My original idea was to spend five months making a 10 or 12-minute film. But that turned into 20 months as I soon saw that I wouldn’t be able to tell the story in 12 minutes.

My father was in the Whitecoats toward the end of the program. He says that he never got sick and later learned that he was part of a control group so was never exposed to dangerous substances. How many soldiers did get sick or experience health problems then or later as a result of the program?

Many of the Whitecoats I interviewed did not get sick.  As explained in the film, some were given very low doses of infectious pathogens. If no one got sick, the next group would receive slightly higher doses. This would continue until 80 percent became infected. This provided the information required to begin testing the vaccines. Once the “infectious dose” was determined, Whitecoats could be given an experimental vaccine and then exposed to the pathogen to see if the vaccine was effective.

No Whitecoats died during or as a result of their participation in the program. One Whitecoat was medically retired due to his reaction to a toxin exposure. In 2005, a survey of 522 Whitecoats showed no signs of adverse effects from participation in Operation Whitecoat.

Where else do you anticipate the film will be screened?

We are exploring various options for Adventist organizations to license the film.  This would allow them to show it to various audiences in churches, schools, and other institutions.

I believe you are selling the film on DVD. How many people do you estimate will buy it? How are you marketing it?

In order to recover our substantial investment in this 20-month project, we are selling DVDs for $19.95.  We also offer internet streaming via VIMEO for $12.95.  You can order it here:

How was the film funded?

I didn’t have a penny of funding. It was entirely self-funded. My initial plan was to keep costs under $10,000, but that was pretty unrealistic, particularly when a five-month project turned into 20 months. (The 20-minute film, Wounded Warriors' Resilience, that I made in 2011 cost $100,000 in direct costsmy director and I charged nothing for our time.)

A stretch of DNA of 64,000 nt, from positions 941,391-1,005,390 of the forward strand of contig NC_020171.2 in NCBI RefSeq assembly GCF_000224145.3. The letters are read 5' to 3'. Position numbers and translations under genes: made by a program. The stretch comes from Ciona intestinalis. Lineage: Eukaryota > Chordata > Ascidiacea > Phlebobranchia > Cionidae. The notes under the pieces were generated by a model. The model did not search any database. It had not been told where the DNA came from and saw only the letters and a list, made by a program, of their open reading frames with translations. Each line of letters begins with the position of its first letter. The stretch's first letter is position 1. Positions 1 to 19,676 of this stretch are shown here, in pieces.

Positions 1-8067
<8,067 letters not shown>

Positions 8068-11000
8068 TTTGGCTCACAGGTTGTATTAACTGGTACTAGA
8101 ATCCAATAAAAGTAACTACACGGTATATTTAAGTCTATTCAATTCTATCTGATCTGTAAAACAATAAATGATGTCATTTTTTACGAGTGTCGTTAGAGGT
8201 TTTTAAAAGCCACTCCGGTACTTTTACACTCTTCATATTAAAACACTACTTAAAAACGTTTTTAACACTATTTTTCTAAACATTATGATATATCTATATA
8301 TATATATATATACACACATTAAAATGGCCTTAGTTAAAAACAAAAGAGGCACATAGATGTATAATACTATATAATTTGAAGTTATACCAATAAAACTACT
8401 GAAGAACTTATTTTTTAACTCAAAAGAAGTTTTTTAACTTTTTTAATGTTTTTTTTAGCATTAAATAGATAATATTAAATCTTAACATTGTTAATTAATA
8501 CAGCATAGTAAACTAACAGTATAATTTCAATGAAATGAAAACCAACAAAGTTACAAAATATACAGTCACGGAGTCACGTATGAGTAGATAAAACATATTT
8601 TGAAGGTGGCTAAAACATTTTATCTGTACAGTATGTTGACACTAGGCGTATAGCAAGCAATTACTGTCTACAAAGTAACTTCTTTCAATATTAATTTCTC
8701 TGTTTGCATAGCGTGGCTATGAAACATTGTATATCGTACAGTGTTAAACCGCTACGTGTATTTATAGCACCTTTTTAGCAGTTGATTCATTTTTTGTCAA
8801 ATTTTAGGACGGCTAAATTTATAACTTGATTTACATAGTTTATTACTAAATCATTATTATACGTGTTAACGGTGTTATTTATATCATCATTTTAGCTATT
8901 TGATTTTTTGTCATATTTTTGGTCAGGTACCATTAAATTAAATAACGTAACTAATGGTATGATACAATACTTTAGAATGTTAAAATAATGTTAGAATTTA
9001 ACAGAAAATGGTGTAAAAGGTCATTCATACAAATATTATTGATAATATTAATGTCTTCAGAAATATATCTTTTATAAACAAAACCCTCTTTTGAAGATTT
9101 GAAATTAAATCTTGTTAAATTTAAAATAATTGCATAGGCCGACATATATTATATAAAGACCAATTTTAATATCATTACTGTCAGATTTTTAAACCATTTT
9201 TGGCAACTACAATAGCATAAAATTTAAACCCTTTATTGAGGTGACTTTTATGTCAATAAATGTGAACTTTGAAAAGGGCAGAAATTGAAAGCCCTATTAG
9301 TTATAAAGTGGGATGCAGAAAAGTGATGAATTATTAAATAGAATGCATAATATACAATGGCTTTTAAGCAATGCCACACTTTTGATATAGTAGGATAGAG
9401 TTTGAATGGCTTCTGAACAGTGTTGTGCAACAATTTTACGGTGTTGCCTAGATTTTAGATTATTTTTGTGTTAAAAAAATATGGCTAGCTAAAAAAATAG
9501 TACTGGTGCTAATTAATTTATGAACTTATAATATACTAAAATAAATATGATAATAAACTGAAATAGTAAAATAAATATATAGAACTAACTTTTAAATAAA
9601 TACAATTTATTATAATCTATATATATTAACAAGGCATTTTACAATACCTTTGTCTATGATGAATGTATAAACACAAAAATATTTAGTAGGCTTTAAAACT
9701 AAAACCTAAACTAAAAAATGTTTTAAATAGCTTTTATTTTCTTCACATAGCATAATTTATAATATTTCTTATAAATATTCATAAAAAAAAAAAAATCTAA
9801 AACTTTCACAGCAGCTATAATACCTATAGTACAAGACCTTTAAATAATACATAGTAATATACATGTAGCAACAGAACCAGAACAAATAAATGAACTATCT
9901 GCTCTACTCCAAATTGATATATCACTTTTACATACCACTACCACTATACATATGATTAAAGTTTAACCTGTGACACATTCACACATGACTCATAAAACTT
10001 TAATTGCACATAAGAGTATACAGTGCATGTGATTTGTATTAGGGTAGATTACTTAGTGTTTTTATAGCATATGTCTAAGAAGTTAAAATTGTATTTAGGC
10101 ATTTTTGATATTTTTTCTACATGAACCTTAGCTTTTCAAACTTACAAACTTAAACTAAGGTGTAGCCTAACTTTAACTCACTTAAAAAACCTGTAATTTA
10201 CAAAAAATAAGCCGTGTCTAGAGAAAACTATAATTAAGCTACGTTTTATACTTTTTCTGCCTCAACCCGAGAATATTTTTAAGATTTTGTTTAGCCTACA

You have decades of military experience. Do you believe that a program similar to the Whitecoats is possible today? If so, how would it be different or the same? 

All medical countermeasures (vaccines, therapeutics and medical devices) used by the U. S. military to protect personnel against man-made or naturally-occurring diseases must be approved by the FDA. The tests that the Whitecoats participated in for vaccines and therapeutics (drugs one takes after becoming ill) are similar to those used by the FDA today.  

The truly unique aspect of Operation Whitecoat was the challenge tests. These were the tests that infected the Whitecoats with infectious pathogens and exposed them to a toxin called SEB.  It is not likely that the U. S. military would use human subjects for biodefense-related challenge studies today.

For more about the film, see

Randall Larsen has made several short documentary films, including one about American soldiers who were wounded in Iraq and Afghanistan and one about women pilots in World War II. He serves as the National Security Advisor at the Johns Hopkins Center for Health Security and is a member of the Council on Foreign Relations. He has served in a number of executive positions in national and homeland security. He retired from active duty military service in 2000, after 32 years in both the Army and the Air Force, including flying 400 combat missions in Vietnam.

Images courtesy of Randall Larsen